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EBV in MS: guilty by association?
Trends Immunol 2009; 30(6):243-8TI

Abstract

Epstein-Barr Virus (EBV) is one of the most successful human viruses, infecting more than 90% of the adult population worldwide and persisting for the lifetime of the host. Individuals with a history of symptomatic primary EBV infection, called infectious mononucleosis, carry a moderately higher risk of developing multiple sclerosis (MS). In addition, EBV-specific immune responses, which crucially regulate the host-virus balance in healthy virus carriers, are altered in patients with MS. Although no data so far unequivocally support a direct etiologic role of the virus, recent studies allow for the development of testable hypotheses as to how EBV infection potentially promotes autoimmunity and central nervous system (CNS) tissue damage in MS.

Authors+Show Affiliations

Institute of Experimental Immunology, University Hospital Zürich, Switzerland.No affiliation info available

Pub Type(s)

Journal Article
Research Support, N.I.H., Extramural
Research Support, Non-U.S. Gov't

Language

eng

PubMed ID

19428300

Citation

Lünemann, Jan D., and Christian Münz. "EBV in MS: Guilty By Association?" Trends in Immunology, vol. 30, no. 6, 2009, pp. 243-8.
Lünemann JD, Münz C. EBV in MS: guilty by association? Trends Immunol. 2009;30(6):243-8.
Lünemann, J. D., & Münz, C. (2009). EBV in MS: guilty by association? Trends in Immunology, 30(6), pp. 243-8. doi:10.1016/j.it.2009.03.007.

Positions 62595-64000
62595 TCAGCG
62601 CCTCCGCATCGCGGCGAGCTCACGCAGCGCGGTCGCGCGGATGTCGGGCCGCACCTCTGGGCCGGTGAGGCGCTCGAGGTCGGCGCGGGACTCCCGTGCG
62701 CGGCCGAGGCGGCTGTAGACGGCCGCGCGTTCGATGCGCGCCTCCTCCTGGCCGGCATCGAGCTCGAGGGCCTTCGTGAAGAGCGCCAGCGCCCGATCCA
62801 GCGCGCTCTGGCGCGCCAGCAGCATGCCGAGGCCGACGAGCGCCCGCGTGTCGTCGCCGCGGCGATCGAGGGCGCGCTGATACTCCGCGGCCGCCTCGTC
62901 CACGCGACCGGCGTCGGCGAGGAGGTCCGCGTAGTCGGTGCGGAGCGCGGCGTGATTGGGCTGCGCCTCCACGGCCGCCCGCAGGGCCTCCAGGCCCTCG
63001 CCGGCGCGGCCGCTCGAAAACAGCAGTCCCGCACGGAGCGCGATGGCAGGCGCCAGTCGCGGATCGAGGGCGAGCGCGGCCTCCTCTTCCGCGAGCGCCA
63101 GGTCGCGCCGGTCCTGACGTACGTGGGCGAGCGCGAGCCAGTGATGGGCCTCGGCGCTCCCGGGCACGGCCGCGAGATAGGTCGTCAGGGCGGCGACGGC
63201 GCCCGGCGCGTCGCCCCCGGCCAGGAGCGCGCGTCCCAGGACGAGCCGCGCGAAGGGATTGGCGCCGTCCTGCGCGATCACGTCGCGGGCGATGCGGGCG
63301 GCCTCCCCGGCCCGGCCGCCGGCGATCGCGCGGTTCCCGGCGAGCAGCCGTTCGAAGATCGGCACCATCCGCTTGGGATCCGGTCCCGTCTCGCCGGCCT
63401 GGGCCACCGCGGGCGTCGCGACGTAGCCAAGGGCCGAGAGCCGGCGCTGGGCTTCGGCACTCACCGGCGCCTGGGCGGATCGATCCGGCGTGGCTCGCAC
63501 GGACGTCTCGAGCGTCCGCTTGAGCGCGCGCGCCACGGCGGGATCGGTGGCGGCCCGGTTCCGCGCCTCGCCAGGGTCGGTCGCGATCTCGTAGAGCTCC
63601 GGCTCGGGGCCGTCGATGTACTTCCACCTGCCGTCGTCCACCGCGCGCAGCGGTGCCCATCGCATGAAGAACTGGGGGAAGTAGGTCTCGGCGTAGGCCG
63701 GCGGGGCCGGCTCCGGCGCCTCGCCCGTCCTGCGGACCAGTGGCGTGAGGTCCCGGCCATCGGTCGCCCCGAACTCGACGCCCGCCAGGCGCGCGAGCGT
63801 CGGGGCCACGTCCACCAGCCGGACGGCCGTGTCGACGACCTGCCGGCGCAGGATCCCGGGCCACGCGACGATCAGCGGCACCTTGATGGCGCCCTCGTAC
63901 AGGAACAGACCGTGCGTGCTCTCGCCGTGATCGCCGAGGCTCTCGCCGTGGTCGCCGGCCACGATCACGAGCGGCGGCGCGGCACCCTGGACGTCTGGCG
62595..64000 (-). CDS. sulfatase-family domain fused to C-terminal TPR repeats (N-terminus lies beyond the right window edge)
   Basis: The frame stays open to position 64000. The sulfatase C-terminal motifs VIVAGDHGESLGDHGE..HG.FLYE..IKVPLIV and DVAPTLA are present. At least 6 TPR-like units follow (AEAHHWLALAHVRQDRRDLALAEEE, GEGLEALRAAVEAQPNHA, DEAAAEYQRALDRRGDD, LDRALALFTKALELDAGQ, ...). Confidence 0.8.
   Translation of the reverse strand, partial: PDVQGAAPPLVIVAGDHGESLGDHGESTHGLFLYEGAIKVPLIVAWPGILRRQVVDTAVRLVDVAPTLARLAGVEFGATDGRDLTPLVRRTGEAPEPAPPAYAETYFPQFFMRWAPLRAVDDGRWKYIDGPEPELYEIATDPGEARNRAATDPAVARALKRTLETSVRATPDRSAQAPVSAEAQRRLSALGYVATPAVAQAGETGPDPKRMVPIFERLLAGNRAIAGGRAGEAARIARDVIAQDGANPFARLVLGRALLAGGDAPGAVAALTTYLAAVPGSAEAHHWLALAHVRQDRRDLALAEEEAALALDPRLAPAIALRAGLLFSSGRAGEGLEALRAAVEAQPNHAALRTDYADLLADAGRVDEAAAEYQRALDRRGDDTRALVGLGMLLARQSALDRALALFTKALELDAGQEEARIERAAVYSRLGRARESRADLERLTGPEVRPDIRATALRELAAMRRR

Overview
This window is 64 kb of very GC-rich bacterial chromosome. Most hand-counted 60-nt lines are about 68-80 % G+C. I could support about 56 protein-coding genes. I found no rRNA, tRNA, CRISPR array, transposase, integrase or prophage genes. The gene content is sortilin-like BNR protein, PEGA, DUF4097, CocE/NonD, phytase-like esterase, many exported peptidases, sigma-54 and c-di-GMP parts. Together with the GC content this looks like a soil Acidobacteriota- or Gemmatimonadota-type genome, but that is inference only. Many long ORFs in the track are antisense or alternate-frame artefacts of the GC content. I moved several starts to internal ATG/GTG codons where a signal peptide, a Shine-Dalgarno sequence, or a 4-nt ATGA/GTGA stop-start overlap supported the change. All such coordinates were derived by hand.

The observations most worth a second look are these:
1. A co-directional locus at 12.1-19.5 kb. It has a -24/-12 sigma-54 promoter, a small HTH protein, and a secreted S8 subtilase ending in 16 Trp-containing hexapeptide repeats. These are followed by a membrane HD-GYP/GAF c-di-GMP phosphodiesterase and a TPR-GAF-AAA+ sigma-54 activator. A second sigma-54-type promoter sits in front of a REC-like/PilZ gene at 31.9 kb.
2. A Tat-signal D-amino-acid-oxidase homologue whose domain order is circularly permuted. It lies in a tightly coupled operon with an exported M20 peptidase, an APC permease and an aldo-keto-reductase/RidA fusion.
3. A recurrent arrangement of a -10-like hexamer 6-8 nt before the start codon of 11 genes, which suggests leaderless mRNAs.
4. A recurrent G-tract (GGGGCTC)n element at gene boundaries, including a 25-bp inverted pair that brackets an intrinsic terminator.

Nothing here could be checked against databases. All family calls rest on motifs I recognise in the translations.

Lünemann JD, Münz C. EBV in MS: Guilty By Association. Trends Immunol. 2009;30(6):243-8. PubMed PMID: 19428300.
* Article titles in AMA citation format should be in sentence-case
TY - JOUR T1 - EBV in MS: guilty by association? AU - Lünemann,Jan D, AU - Münz,Christian, Y1 - 2009/05/08/ PY - 2009/03/02/received PY - 2009/03/25/revised PY - 2009/03/27/accepted PY - 2009/5/12/entrez PY - 2009/5/12/pubmed PY - 2009/9/18/medline SP - 243 EP - 8 JF - Trends in immunology JO - Trends Immunol. VL - 30 IS - 6 N2 - Epstein-Barr Virus (EBV) is one of the most successful human viruses, infecting more than 90% of the adult population worldwide and persisting for the lifetime of the host. Individuals with a history of symptomatic primary EBV infection, called infectious mononucleosis, carry a moderately higher risk of developing multiple sclerosis (MS). In addition, EBV-specific immune responses, which crucially regulate the host-virus balance in healthy virus carriers, are altered in patients with MS. Although no data so far unequivocally support a direct etiologic role of the virus, recent studies allow for the development of testable hypotheses as to how EBV infection potentially promotes autoimmunity and central nervous system (CNS) tissue damage in MS. SN - 1471-4981 UR - https://www.unboundmedicine.com/medline/citation/19428300/EBV_in_MS:_guilty_by_association L2 - https://linkinghub.elsevier.com/retrieve/pii/S1471-4906(09)00079-9 DB - PRIME DP - Unbound Medicine ER -